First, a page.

Canadian judges’ work extends to beyond the courts. Our federally-appointed judges are actively involved in developing various projects that aim to improve the justice system, their profession and, most importantly, provide better access to justice for all.
Access to justice
In Canada, we rely on an independent and impartial judicial system, free from outside influences and dictates. However, it would not be an ideal system if Canada's citizens did not have easy access to it. The Council works on an ongoing basis to promote this access.
A jury instruction is a guideline given by the judge to the jury about the law they will have to apply to the facts they have found to be true. The purpose of the instructions is to help the jury arrive at a verdict that follows the law of that jurisdiction. At all times, the judge’s instructions are to be given in terms a layperson can easily understand and contribute to the effective administration of justice and public confidence.
Representing yourself in court
The handbooks available here are intended as helpful guides for people who are navigating the justice system without a lawyer to prepare and present their legal case. The Council has created three handbooks that contain a wealth of information on family law, civil law and criminal law in Canada. The information is provided in an easy to understand format, with various worksheets, useful tips, explanations of legal terms and concrete examples to guide litigants throughout the legal process.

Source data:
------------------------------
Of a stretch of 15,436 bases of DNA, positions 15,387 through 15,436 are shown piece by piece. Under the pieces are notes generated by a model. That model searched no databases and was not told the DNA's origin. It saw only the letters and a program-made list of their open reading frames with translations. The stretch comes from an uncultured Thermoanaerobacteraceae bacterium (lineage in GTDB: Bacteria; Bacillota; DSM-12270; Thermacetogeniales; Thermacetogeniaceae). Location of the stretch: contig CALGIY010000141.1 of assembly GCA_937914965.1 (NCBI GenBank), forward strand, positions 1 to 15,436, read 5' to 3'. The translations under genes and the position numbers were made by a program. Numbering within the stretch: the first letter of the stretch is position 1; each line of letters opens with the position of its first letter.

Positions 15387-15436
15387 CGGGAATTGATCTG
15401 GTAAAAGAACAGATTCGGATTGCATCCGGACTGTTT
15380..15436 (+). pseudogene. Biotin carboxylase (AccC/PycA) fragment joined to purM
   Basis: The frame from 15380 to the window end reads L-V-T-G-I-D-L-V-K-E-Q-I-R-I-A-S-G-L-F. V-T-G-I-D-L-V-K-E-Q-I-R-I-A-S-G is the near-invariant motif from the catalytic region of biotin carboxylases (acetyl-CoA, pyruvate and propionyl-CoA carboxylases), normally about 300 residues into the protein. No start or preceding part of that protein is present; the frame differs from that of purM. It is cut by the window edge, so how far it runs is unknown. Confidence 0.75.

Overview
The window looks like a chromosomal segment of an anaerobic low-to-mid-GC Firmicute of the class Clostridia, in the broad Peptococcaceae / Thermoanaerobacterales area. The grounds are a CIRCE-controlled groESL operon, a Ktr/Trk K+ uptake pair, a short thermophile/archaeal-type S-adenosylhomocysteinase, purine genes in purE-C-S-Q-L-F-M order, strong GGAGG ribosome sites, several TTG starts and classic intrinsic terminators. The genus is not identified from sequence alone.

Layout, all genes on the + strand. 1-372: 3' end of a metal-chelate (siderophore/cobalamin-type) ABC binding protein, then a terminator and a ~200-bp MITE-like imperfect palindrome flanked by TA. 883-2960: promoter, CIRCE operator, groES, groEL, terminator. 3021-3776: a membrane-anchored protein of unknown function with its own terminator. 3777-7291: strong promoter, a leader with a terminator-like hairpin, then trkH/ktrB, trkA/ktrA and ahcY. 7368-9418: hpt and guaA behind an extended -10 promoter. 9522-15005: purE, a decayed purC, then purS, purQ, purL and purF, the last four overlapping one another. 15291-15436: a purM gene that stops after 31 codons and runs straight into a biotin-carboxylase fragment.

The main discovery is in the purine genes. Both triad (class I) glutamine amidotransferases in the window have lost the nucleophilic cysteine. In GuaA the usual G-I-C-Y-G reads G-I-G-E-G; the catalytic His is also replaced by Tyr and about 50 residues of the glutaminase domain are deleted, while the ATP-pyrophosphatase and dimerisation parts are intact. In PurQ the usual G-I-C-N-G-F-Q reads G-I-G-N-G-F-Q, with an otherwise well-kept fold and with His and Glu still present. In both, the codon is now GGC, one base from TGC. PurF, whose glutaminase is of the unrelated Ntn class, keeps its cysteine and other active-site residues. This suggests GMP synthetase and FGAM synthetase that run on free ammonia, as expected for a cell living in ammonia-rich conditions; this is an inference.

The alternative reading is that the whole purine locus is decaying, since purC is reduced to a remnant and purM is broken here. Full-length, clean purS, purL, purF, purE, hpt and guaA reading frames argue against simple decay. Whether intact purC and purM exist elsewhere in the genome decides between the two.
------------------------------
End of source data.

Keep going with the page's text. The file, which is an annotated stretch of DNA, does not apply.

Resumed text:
Ethical Principles for Judges
Over the past twenty years, Ethical Principles has provided valuable ethical guidance to federally appointed judges in a broad range of complex circumstances. It has become a crucial resource in the training provided to judges upon appointment, and forms part of ongoing discussions in professional development settings throughout a judge’s career.
Fresh ideas are sprouting
This section of the website is currently in development. We will be launching new projects soon.